Designing Effective Multimedia for Physics Education

multimedia on nuclear reactor physics download and also multimedia in physics teaching and learning
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Published Date:12-07-2017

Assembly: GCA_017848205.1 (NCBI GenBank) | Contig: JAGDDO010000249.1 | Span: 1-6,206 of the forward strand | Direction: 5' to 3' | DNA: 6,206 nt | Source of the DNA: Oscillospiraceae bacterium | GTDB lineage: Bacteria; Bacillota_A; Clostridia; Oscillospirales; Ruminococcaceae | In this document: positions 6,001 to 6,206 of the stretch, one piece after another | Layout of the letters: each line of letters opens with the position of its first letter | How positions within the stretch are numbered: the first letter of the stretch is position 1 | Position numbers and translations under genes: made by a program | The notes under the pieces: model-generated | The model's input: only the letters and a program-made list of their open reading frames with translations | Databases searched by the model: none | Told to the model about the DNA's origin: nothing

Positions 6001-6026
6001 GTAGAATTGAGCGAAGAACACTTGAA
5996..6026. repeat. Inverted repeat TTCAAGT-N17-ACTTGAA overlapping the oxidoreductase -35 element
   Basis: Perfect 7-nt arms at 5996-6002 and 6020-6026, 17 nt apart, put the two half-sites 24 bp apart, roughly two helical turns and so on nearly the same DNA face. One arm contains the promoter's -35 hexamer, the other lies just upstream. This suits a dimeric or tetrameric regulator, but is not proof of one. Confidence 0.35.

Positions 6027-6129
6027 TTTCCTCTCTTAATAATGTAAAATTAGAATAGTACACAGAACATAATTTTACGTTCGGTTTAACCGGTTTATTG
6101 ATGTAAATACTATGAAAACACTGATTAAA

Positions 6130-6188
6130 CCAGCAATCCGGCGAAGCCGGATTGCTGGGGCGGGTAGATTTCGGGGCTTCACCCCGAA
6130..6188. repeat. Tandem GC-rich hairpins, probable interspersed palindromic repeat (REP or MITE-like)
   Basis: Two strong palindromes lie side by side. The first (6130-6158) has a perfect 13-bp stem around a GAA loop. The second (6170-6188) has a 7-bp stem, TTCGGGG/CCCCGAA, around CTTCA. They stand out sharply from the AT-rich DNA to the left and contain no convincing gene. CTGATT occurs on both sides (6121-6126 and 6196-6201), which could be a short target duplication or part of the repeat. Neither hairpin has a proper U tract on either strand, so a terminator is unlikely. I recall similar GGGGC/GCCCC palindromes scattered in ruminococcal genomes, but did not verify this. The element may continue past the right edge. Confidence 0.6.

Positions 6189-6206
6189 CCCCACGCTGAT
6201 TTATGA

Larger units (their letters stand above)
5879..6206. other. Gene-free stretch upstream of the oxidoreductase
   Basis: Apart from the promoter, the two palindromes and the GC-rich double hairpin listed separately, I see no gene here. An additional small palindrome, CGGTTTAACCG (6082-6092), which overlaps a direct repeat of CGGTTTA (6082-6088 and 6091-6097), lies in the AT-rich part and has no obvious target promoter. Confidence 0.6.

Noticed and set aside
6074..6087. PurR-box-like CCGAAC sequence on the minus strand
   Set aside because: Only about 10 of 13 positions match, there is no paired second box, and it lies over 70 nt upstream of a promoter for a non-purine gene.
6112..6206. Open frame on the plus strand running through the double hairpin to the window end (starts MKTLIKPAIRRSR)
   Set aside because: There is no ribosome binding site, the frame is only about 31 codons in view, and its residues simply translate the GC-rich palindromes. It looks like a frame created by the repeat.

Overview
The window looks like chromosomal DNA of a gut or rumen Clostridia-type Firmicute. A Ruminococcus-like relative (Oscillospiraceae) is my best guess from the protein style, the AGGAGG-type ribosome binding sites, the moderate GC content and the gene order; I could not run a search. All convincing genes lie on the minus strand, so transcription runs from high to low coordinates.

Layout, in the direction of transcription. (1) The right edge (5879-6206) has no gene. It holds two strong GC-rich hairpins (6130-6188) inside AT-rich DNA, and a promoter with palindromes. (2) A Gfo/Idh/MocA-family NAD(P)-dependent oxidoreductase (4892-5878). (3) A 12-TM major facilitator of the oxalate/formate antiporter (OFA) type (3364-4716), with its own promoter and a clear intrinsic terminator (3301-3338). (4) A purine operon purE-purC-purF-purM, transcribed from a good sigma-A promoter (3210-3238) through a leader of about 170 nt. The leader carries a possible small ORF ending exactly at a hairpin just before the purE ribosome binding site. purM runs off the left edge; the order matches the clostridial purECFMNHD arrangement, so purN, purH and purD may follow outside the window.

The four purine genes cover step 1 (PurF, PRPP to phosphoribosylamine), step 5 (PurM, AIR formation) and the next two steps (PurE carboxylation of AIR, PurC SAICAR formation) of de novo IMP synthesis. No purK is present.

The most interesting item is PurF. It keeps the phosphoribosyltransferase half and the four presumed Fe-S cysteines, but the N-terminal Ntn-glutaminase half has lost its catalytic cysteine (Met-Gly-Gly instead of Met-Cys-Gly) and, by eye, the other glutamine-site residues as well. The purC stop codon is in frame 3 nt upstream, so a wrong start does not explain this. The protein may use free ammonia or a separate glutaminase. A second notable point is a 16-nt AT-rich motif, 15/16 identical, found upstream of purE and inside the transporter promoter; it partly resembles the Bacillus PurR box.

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Designing Effective Multimedia for Physics Education A thesis submitted in fulfillment of the requirements for the degree of Doctor of Philosophy by Derek Alexander Muller School of Physics University of Sydney Australia 2008Abstract This thesis summarizes a series of investigations into how multimedia can be designed to promote the learning of physics. The ‘design experiment’ methodology was adopted for the study, incorporating different methods of data collection and iterated cycles of design, evaluation, and redesign. Recently much research has been conducted on learning with multimedia, usu- ally from a cognitive science perspective. Principles of design developed in this way have not often been tested in naturalistic settings, however. Therefore in one preliminary investigation students’ perceptions of a popular science video were investigated. Opinions aligned well with most principles though areas for further research were identified. In order to understand the challenges and opportunities presented by physics teaching, a survey of all lecture courses on the topic of quantum mechanics was undertaken. The lectures were a sophisticated form of multimedia, however inter- activity in all lectures was low. The learning that results from this teaching was evaluated using a questionnaire on quantum tunneling, a key quantum mechanical phenomenon. The survey re- vealed that students had many alternative conceptions on the topic and that these could be grouped into a small number of alternative answers. This finding is similar to many of the findings from science education over the past three decades. Using this background, two multimedia treatments were developed to teach the topic of quantum tunneling. One consisted of a lecture-style explanation with only correct information presented. The other took the form of a dialogue between a tutor and student, involving several of the common alternative conceptions. Students who saw the Dialogue performed significantly better on the post-test than those who saw viiithe Exposition. In order to generalize the findings, four multimedia treatments on Newton’s first and second laws were created and evaluated in a similar way. A refutationary treat- ment, in which alternative conceptions were stated and refuted by a single speaker, and an Extended Exposition treatment were evaluated in addition to the Dialogue and Exposition. The Dialogue and Refutation outperformed the two expository treatments, confirming the benefits of including alternative conceptions. In a third iteration of the design experiment, four Newtonian mechanics treat- ments were evaluated with a new cohort of students. The Extended Exposition was replaced by a Worked Examples treatment in which important details were repeated to solve numerical problems. Cognitive load was directly measured in this exper- iment. Results showed that treatments containing alternative conceptions involved higher cognitive load and resulted in higher post-test scores than the other treat- ments. ixChapter 1 Framing the study During the course of this doctoral thesis I was awarded a grant to develop multi- media for senior high school physics students. In the initial stages of the project, my team of teachers, academics, educational technologists, and I selected syllabus topics that we thought would benefit from additional multimedia resources. We planned to develop tools that could be distributed freely over the Internet for stu- dents to use in their own time or for teachers to show and discuss in class. Searching the physics education literature we honed in on topics that students often find con- fusing. We noted common misconceptions and the methods that have shown some success in achieving conceptual change in the classroom. Through web searches and discussions with educators we determined which physics concepts were thor- oughly covered in textbooks and online and which had few or unclear resources. The only question that remained at the conclusion of our preliminary analysis was: once the learning objectives are specified, how does one produce effective multimedia for physics education? This question had been the focus of my PhD research and now I was faced with it in a very real sense. The problem of designing multimedia to promote learning is a common one yet it has received uneven and, until recently, inadequate attention from academics. This thesis represents one at- tempt to understand the challenges and opportunities presented by multimedia for the learning of physics. Although the term multimedia has many definitions and connotations, in this 1thesis, it refers to any presentation that combines words and pictures to form a co- herent message. Illustrated books, lectures that include diagrams, and animations with narration all therefore constitute multimedia. This might seem like an incred- ibly broad definition, but there are good theoretical and empirical reasons for col- lecting such a diverse range of presentations under one banner (Clark 1994a, Mayer 1997), as I will explain in this chapter. 1.1 The rise of multimedia Since the development of language only a few hundred thousand years ago, multi- media has grown in its sophistication and availability. The first recorded multimedia probably consisted of hieroglyphs and paintings on stone tablets. It was undoubt- edly time-consuming to create, and comprehensible only to scribes and scholars. In the centuries that followed, multimedia was rare and accessible only to the educated upper classes. Several inventions led to significant advancements in the development of mul- timedia. One was the printing press, which, after 1450, allowed large volumes of text to be readily copied and distributed. Lithography, a similar technique for print- ing images, was developed in 1796. Photography followed in the early nineteenth century. These inventions made text and accompanying pictures available to more of the population at less expense. The development of the motion picture marked another important milestone at the end of the nineteenth century. The quick succession of static images created the illusion of motion with explanatory text interspersed at intervals throughout the movie. The early twentieth century saw the invention of ‘talking pictures,’ with speech and sounds synchronized to the action in the film. This meant that literacy was no longer a barrier to understanding multimedia. Television and video permitted a similar experience to film, but at less expense and with greater flexibility. Again, words and pictures became more widely avail- able. Digital video discs (DVDs) and interactive video discs provided higher quality sound and images, and added an element of interaction between user and multime- 2dia. Finally, over the past two decades, the computer has been transformed from a calculator and word processor into a multi-faceted multimedia communication device. It goes without saying that we are currently experiencing the greatest information- sharing explosion in human history. Multimedia availability is increasing at an ex- traordinary rate with new online repositories and distributors appearing daily. The Internet is maturing, bandwidths are expanding, new software is being created, and hard drive capacities are on the rise. It has never been easier to create or distribute multimedia. Video, one of the most common multimedia formats, has become so widely available that a popular website regularly handles over 100 million video downloads per day (BBC News 2006). The objective of this thesis was to investigate how multimedia can be designed and used to promote the learning of physics. I focused mainly on the video form because it encompasses most attributes of other multimedia, however, this research should have implications for other approaches. Because multimedia is being used at all levels of education, studying and im- proving its effectiveness is a significant and worthwhile challenge. It would be ideal if students could learn about science by working in groups, devising and performing experiments, and discussing their ideas with knowledgeable, experienced teachers. However, resources are limited and students must often learn by themselves with textbooks, videos, and online multimedia. Furthermore, after leaving formal ed- ucation, learners must be able to build on their knowledge with different types of learning resources. There are additional reasons for studying multimedia. Almost all learning ex- periences, whether interactive or not, consist of segments of linear multimedia; ex- amining this building block can arguably provide insights into more complicated pedagogical methods. In addition, multimedia provides a confined arena in which to test different instructional strategies with large cohorts of students in real learning environments. Novel teaching implementations in science education have been crit- icised for varying several aspects of instruction simultaneously without attempting to understand the features essential to their success (e.g. Guzzetti, Snyder, Glass & 3Gamas 1993). Multimedia offers a transparent and repeatable way to study specific aspects of the teaching and learning process. 1.2 The research that wasn’t there Given that people have been using multimedia in education for decades, it seems reasonable to expect a sizable body of research to exist on how it may best be designed. Unfortunately, this does not seem to be the case. At the outset of this re- search, Moore, Burton & Myers (2004) summarized in their review of the topic that “with few exceptions there is NOT a body of research on the design, use and value of multimedia systems” (p.997, emphasis in original). Although the exceptions re- ferred to in the preceding quote form the theoretical foundations of this thesis (see Chapter 3), it is startling that a century of research and use of educational technol- ogy has yielded so few productive outcomes. This lack of research is readily apparent in the literature. A study in the Ameri- can Journal of Physics illustrates the types of questions that have been asked repeat- edly in educational technology studies, with little success. Lewis (1995) explored the impact on students’ grades and attitudes of replacing standard tutor introduc- tions to experimental laboratories with video introductions. The videos did not include anything that was not part of the usual tutor presentations. Perhaps unsur- prisingly, the researcher found that students’ marks were the same with the videos as they were with tutor introductions. Accounting for this result, Lewis specu- lates, “it may be that the video medium is unsuitable for the purpose of laboratory introductions or that the particular videos used here were deficient in content or presentation” (p.469). He further supposes that it may be the ‘passive’ nature of video that limited its effectiveness. He does not consider, however, the possibility that one standard multimedia presentation may be as good as another. Why should one expect a video to outperform a tutor, presuming the tutors are knowledgeable and readily available during laboratory? In another study, Rieber, Tzeng & Tribble (2004) measured the learning about Newtonian mechanics that resulted from several different instructional treatments. 4All students interacted with a computer simulation in which the goal was to move a frictionless ‘ball’ to a specified target. Half of the students received graphical feedback while the other half received textual feedback. In addition, only half of the sample received brief multimedia explanations of the physics involved, inter- spersed throughout the simulation. The best-perfoming group on the post-test was the graphical feedback with multimedia explanation group. Without a multimedia- only control, the authors conceded “the issue of how much learning is taking place just by having participants view the explanations without participating in the simu- lation is open to question” (p.321, emphasis in original). Kim, Yoon, Whang, Tversky & Morrison (2007) investigated student learning about bicycle pumps using multimedia materials. Still graphics were presented un- der four conditions: (1) all at once, (2) successively, (3) self-paced, or (4) animated. It was thought that the animated materials might have a superior effect because they could be seen as “more interesting, aesthetically appealing, and therefore more mo- tivating” (p.261). Presentation mode did affect student perceptions of the materials, including interestingness, enjoyment, and motivation; however, comprehension test scores did not differ among the groups. The three studies outlined above are symptoms of a body of research that has failed to establish answers to fundamental questions about learning with multime- dia. Aspects of these studies typify the difficulties with educational technology re- search and help understand why a more relevant theoretical base hasn’t been estab- lished. During the twentieth century, film, radio, television, video, and computers were all introduced into classrooms at different times. The patterns of their imple- mentation, use, and supporting research bear striking similarities, with all technolo- gies failing to live up to expectations. Research on these educational technologies did not establish a general and ro- bust theoretical foundation for designing multimedia for several reasons: 1. The advantages of new technologies were seemingly self-evident. So much hype accompanied each innovation that rigorous research was seen as unnec- essary. 2. The questions asked by researchers were generally media-comparative and 5disconnected from theoretical considerations. 3. The practical drive to introduce technology into schools limited the time in which research was carried out, transferring the burden of using and proving the efficacy of new inventions to designers. 4. Fundamental perspectives on how people learn shifted continually over the past century. These four points are addressed in the sections below. 1.2.1 Technology: The obvious solution to our problems The implementation of any new technology into education has typically begun with incredible rhetoric and expectations. Marketers and technology developers have fo- cused on the ground-breaking abilities of the new technology to promote interest in its application to the educational domain. Thomas Edison’s appraisal of the mo- tion picture is an oft-cited example of the excitement that accompanies innovation. Promoting his invention, he proclaims “that the motion picture is destined to rev- olutionize our educational system and that in a few years it will supplant largely, if not entirely, the use of textbooks,” (Edison 1922 as cited in Cuban 1986, p.9). Such claims are not restricted to a bygone era, however; for example Semrau & Boyer (1994, p.2) note “the use of videodiscs in classroom instruction is increas- ing every year and promises to revolutionize what will happen in the classroom of tomorrow.” Clark & Estes (1999) attribute the ineffectiveness of past research pro- grams, at least in part, “to a history of mindless and demonstrably wrong advocacy of popular electronic media to foster motivation and learning” (p.5). Another common element of marketers’ campaigning is a contrast between the promises of new technology and the existing state of education. Pessimistic claims about the school system have been routinely juxtaposed with the dramatic prophe- sies for future technologies. For example, Edison took aim at textbooks. I should say that on the average we get about two percent efficiency out of schoolbooks as they are written today. The education of the future, as I see it, will be conducted through the medium of the motion picture 6...where it should be possible to obtain one hundred percent efficiency. (Edison 1922 as cited in Cuban 1986, p.9) Where Edison comes up with the figure of two percent for the efficiency of text- books is unclear, as is the notion of one hundred percent efficiency, but his argu- ment was understandably a persuasive one for politicians and the public alike. In his time, the technological revolution was in full swing and people were eager to consider the concept of efficiency as it related to agriculture, steam engines, and education. The excitement surrounding new technologies diverted attention away from rig- orous research. Researchers and the general public were intuitively convinced of the effectiveness of new inventions. “Their reasoning seems to suggest that if re- search does not find evidence for something that seems so powerful, then research as an inquiry strategy must be flawed” (Clark & Estes 1998, p.5). 1.2.2 Is this medium better than the other one? Researchers adopted the perspective that educational efficiency could be measured and optimized, and began to investigate the intrinsic advantages of one medium over another (Russell 1985, p.47). The medium itself seemed the obvious variable for investigation, rather than the experience of the learner. McLuhan’s (1964) refrain ‘the medium is the message,’ focused attention on new and exciting inventions, fu- elling the technology-centred approach. Early studies compared the performance of students who watched an instructional film to those who received only traditional lecture instruction, in experiments similar to Lewis’s (1995) study. The results showed increased motivation among students who watched films and either supe- rior or equivalent academic performance compared to a control group (Cuban 1986). Excitement due to novelty, methodological confounds, or a Hawthorne effect likely account for much of the success of these studies (Clark 1983). Similar research on educational television showed impressive results, increasing math, science and reading scores on standardized tests. However, researchers did not ensure the so- cioeconomic statuses of different treatment groups were comparable and failed to 7report any differences in this measure (Cuban 1986, p.35). Even when comparative research showed negative or no significant difference results for new technology, its promoters used the enthusiasm, assumptions, and excitement surrounding the technology as effective counter-arguments. When Clark (1983) concluded that no particular media had a unique impact on learning and that research seeking such an impact should be abandoned, he be- lieved the point to be uncontentious and well-supported by the evidence. “Media are mere vehicles that deliver instruction but do not influence student achievement any more than the truck that delivers our groceries causes changes in our nutrition,” he wrote (p.445). The paper kicked off debate in the research community because, stated explicitly or not, the notion that media inherently affects learning had been a presupposition of virtually all previous studies in educational technology. Many researchers debated the claim, although perhaps the best articulation of opposing viewpoints is contained in the writings of Clark and Kozma (Clark 1988, 1994a, 1994b, Clark & Salomon 1986, Kozma 1991, 1994a, 1994b, 2000, Kozma & An- derson 2002). Kozma (1994b) argued that different media have particular capabilities, which enable different learning experiences. “A particular medium can be described in terms of its capability to present certain representations and perform certain opera- tions in interaction with learners who are similarly engaged in internally structuring representations and operating on these” (p.11). Clark (1994a) maintained that the learning experiences in any form of multi- media could be made almost identical to any other with adequate preparation. For example, the technique of zooming used in video to focus on a component of a larger system could be illustrated diagrammatically with a magnification bubble. Based on this interchangeability, he proposed the ‘replaceability’ challenge: “to find evidence, in a well designed study, of any instance of a medium or media at- tributes that are not replaceable by a different set of media and attributes to achieve similar learning results for any given student and learning task.” The challenge was meant to demonstrate the equivalence of different platforms and highlight the methodological differences that actually impact on learning. 8It cannot be overlooked that the history of educational technology, with new technologies repeatedly delivering much less than they had promised, seems to bear out Clark’s argument. After a technology’s initial implementation into schools, interest has waned and its use has declined. For example, instructional televi- sion and computers occupied at most four to eight percent of instructional time, even in well financed schools with professed interests in implementing technology (Cuban 1986). Thus, it is understandable when critics claim technology has failed to live up to expectations (Tyack & Cuban 1995). If there were even one instance where a particular media afforded a unique and profound benefit over competing technologies, would it not be widely adopted and repeatedly cited as evidence by media proponents? 1.2.3 Implementing technology in schools Although the outcomes of early media research may have been dubious, they were sufficient to encourage educational administrators to implement new technologies in schools. This worsened the research deficit as technologies gained the appearance of maturity and academics became experts in a field with little theoretical or empirical basis. No sooner had my colleagues and I begun exploring the potential use of the computer for teaching science than colleges began offering Master’s degrees in computer education. Although no one had any knowledge or experience using computers to teach anything, experts were instantly trained, hired, and funded to bring computers into the public schools. (Cromer 1997, p.108) Similar observations are made to this day of university educational technology pro- grams that de-emphasize scientific research and work under the assumption that technology is inherently beneficial (Clark & Estes 1998). Most recently school districts have invested incredible sums of money to bring computers into the classroom. 9The adoption of microcomputers by U.S. schools has been explosive, going from essentially zero in 1980 to better than one for every nine- teen students by the early 1990’s. The computer’s educational roles change from year to year, as their functionality evolves, and today their purposes are as unclear as they are unquestioned. (Cromer 1997, p.121) The rapid introduction of technology to education has been witnessed many times. In the 1930’s, with the drop in price of radio receivers, governments invested heavily in educational radio broadcasting. A majority of schools bought into “the textbook of the air” and purchased at least one receiver set (Cuban 1986, p.19). With a particular technology available in classrooms almost from the date of its invention, instructional designers have carried the burden of the outlandish promises made by technology salesmen. To this day, designers must make do with what little reliable literature is published and use intuition or industry rules of thumb to make the balance of decisions. These designers are also the only qualified sources to write textbooks on instructional design based on their experience. Blinn (1989) outlined a number of design criteria for educational animations, drawing on his experience as an animator for a physics education video series. Although likely very useful, these guidelines are a starting point for investigation rather than established princi- ples of best practice. Yet these types of resources have been the only references for designers making costly decisions about how to create multimedia. Clark & Estes (Clark & Estes 1998, 1999, Estes & Clark 1998) have classified educational tech- nology produced in this way as ‘craft’ solutions, uninformed by scientific research. They claim that it is the lack of concrete theoretical foundations and the subsequent proliferation of craft technologies that has led to the unreliability of technological solutions. These craft solutions are the most common type of educational technology, and, since they are not developed or evaluated scientifically, are unable to directly inform the body of research on learning with technology. This perpetuates the cycle of craft educational technology, further inhibiting progress in the field. 101.2.4 How do learner’s learn? Another factor that has limited the development of multimedia research is the shift- ing perspectives in the educational literature of what constitutes learning and how it is achieved. Early behaviorist research rejected the notion of cognitive entities and focused instead on observable actions. Under this paradigm, punishment and rewards were used to modify behavior. In the 1960’s this view was displaced by cognitivism. However, within this movement, different branches of research have formed with little overlap between groups. With social and radical constructivism, information processing models, connectionism and associationism, it has been in- credibly difficult to form a coherent body of knowledge. In media research, very few studies were based on theoretical frameworks that accounted for the effects of technological interventions (Clark 1994a). When learn- ing theories were employed, they were dependent on a delivery model of education (Kozma 1994b, Clark & Estes 1999). Media were viewed as delivery vehicles, per- mitting the question ‘does this medium deliver information more efficiently than other media?’ In fact, it has only been in the last decade that researchers in the field have moved to a constructivist paradigm. “It is time to shift the focus of our research from media as conveyors of methods to media and methods as fa- cilitators of knowledge-construction and meaning-making on the part of learners” (Kozma 1994a, p.13). 1.3 The equivalence principle In sum, until recently volumes of educational technology research have yielded lit- tle theoretical or practical guidance for the design of multimedia. It is arguable that the most significant conclusion yielded by previous studies is that the learn- ing experiences with and without a particular technology can be made equivalent with adequate forethought. On this matter, it is worth pursuing an analogy with an equivalence principle from physics that is central to the theory of General Relativity. When it dawned on him, Einstein called this principle his happiest thought. 11For all of human history before the twentieth century, gravitational forces were perceived quite separately from the concept of acceleration. A person experiences a strong gravitational force any time he or she is in close proximity to a large mass, as is the case on the surface of the earth. Acceleration, on the other hand, occurs any time one’s velocity is changing, during space shuttle takeoff, for example. Although forces are involved in both cases, the two phenomena appear entirely distinct from each other. One occurs due to the presence of a large mass, while the other occurs due to changes in motion. Now consider an astronaut in a space shuttle with no windows. What could she conclude if she woke up to find a force pressing her into her seat? She might be at rest on the launchpad, in Earth’s gravitational field, or she might be in deep space experiencing no gravitational force but accelerating at a constant rate. The two instances appear very different but the astronaut’s experience of them is identical. This is the equivalence principle. There seems to be an equivalence principle in learning with multimedia, albeit much less profound, which parallels the equivalence principle of General Relativ- ity. Although others have expressed similar ideas about the interchangeability of multimedia, I apply the term equivalence principle to emphasize similarities with its physics counterpart. Consider a student reading a book with words and pictures about Newtonian mechanics. Then, consider the same student watching a movie about Newtonian mechanics. The two experiences appear very different. One involves written text and static images while the other involves spoken text and dynamic images. If we found that following these two instructional treatments, our hypothetical stu- dent performed equally well on the same test, what could we conclude about the two different forms of multimedia? We might, like Lewis (1995), suspect that a movie may not be an appropriate medium for teaching Newtonian mechanics, or perhaps that the movie was deficient in content or presentation. The alternative is to conclude that both media encouraged similar cognitive processes in the student. The equivalence principle in multimedia then states that the relevant cognitive pro- cesses inspired by different formats of multimedia can be made indistinguishable, 12by choosing appropriate methods. Both equivalence principles, like any new ways of looking at the world, unravel the alleged paradoxes of previous research. Although experiments in search of the aether were undoubtedly useful in developing our understanding of space-time, ac- cepting that there is no privelaged reference frame made repeated precise measure- ments seem unnecessary. Similarly, experiments searching for ‘media effects,’ were always doomed to failure by the multimedia principle of equivalence. Both equivalence principles change the way their related phenomena are viewed and illuminate critical areas for consideration. In General Relativity, matter, it was realized, warped space-time so the distribution of matter in the universe and the geometry of space became central concerns. With the multimedia equivalence prin- ciple, the cognitive processes necessary for learning and methods by which they can be triggered become central areas of investigation. Furthermore, the multime- dia equivalence principle implies that teaching and learning techniques developed in different forms of multimedia learning can be applied with similar successes across platforms. 1.4 Conclusion Since its invention, multimedia has become increasingly sophisticated and acces- sible. Most recently, computer technology has allowed for the creation and prop- agation of multimedia with increasing speed. The development of the technology itself has far outpaced efforts at understanding how people learn with multimedia (Rieber 1990). Excitement and intuition displaced research and critical thinking at the outset of each new educational technology. Comparative media studies sought but failed to find evidence of media effects. This line of reasoning obscured the need for theories that explain the interaction between learner and multimedia and how it gives rise to productive cognitive activities for learning. The urge to intro- duce technologies into schools limited the research that was done and lent an air of maturity to the technologies, discouraging further research. Finally, with shifting perspectives of the teaching and learning process, establishing a coherent base of 13theory was next to impossible. Despite the lack of reliable supporting research, multimedia technologies have become commonplace in educational establishments. The costs of technology have dropped dramatically such that virtually every student has access to a computer (Cuban, Kirkpatrick & Peck 2001), where, during the introduction of film, schools had at most one projector. Sophisticated multimedia has also become a larger part of students’ lives with films, television, and the Internet accounting for much of their entertainment and education. Students rely on computers to produce reports and on the Internet to access virtually limitless amounts of information instantly. Tech- nology failed to live up to the promises of its promoters, but it has permeated the school system quite independently of the work of researchers. Without appropriate supporting research however, the successes of multimedia are bound to be unpre- dictable (Sweller 2004). We are doomed to invest significant amounts of money, time and effort in developing multimedia resources that fail to promote meaningful learning. The problem can be refined in terms of the questions considered by multimedia developers. For example, when are interactive resources advantageous over non- interactive media? How does one handle, if at all, the topic of misconceptions? Should the material be presented by a single speaker as in a lecture? Should this speaker appear on-screen or provide narration only? Are different methods advan- tageous for novice and expert learners? Should interesting examples be included to keep the viewer’s attention if only of tangential relevance? Although the possi- ble questions of this type are endless, there are clearly a handful that are vital for understanding and developing effective multimedia. The equivalence principle, that all forms of multimedia can be made equally ef- fective, yields three major implications for this study. First, it warns against search- ing for differences in learning simply due to the use of different media, an enterprise that has a long history of failure. Second, and more informatively, it suggests that teaching and learning experiences that have proved effective in general educational studies can be recreated in multimedia. If these experiences are inherently rare or difficult to facilitate, multimedia can act as a substitute. Third, the equivalence prin- 14ciple underscores the strong link required between sound theory and experiment. In order for a learning experience to be uniquely beneficial, there must be strong theo- retical support for the mechanisms proposed and the anticipated results. Similarly, the results must be capable of informing theory to move both design and research forward. For media proponents, acceptance of the equivalence of learning experiences with different technologies, from textbooks to lectures to computers, would elimi- nate the need for further research; however in this thesis, it is this very equivalence that forms the jumping-off point. Decades of unproductive comparative media stud- ies have left unanswered the questions relating to which methods can be employed in multimedia to achieve the greatest conceptual learning gains. Although the focus of the research is on establishing principles for effective multimedia design, the implications of the research should be generalizable across a range of environments in which students learn from words and pictures. Virtually any presentation that can be created in a classroom or lecture setting can be recreated as multimedia. In addition, the stable and reusable nature of multimedia makes it an ideal tool for carefully investigating methodological differences in teaching. 1.5 Advance organizer The main finding of my thesis research is that multimedia which involves explicit discussion of alternative conceptions is more effective for learning than more con- cise expository summaries. This was demonstrated three times in two different areas of physics with students with different levels of prior knowledge. Supporting data from an empirical study on quantum mechanics are located in Chapter 8 and data from two Newtonian mechanics studies are reported in Chapters 9 and 10. Students were better able to learn with misconception-based multimedia, in which they also invested more mental effort. The construct of mental effort was initially introduced in Chapter 3 as it relates to cognitive load theory and it was measured directly in Chapter 10. The three multimedia learning studies were informed by two main bodies of 15theory, constructivism (Chapter 7) and cognitive theories of learning (Chapter 3). Three preliminary studies also helped identify the research questions and methods. Multimedia learning theories were investigated in their applicability to authentic classroom practice (Chapter 4). Quantum mechanics teaching (Chapter 5) and re- sulting learning (Chapter 6) were explored to understand the challenges and oppor- tunities presented by physics education in the local context. 16Chapter 2 Methodology As outlined in Chapter 1, theories of multimedia design and use are still developing and thus far it has been difficult to bridge the gap between research and practice. Therefore the ‘design experiment’ methodology was selected for this investigation. This research method is becoming increasingly accepted especially in the study of teaching interventions in authentic settings (Lagemann & Shulman 1999, Klahr & Li 2005). The methodology makes use of numerous different data collection and analysis techniques and iterative cycles of design, development, implementation, analysis, and redesign. The underlying goal of design experiment research is to build upon theory while developing effective interventions in authentic contexts. In this chapter I outline the design experiment methodology, its origins, charac- teristics, strengths, and weaknesses. I discuss how the methodology was applied in this investigation including how challenges were addressed. In the process, I present the layout of the thesis, indicating the questions asked and conclusions drawn at each stage of the iterative research process. 2.1 Design experiments Why use design experiments? A common criticism of educational research is that it fails to translate effectively into improved practice. Some fault the lack of rigorous scientific methods in educational research (National Research Council 2002), while 17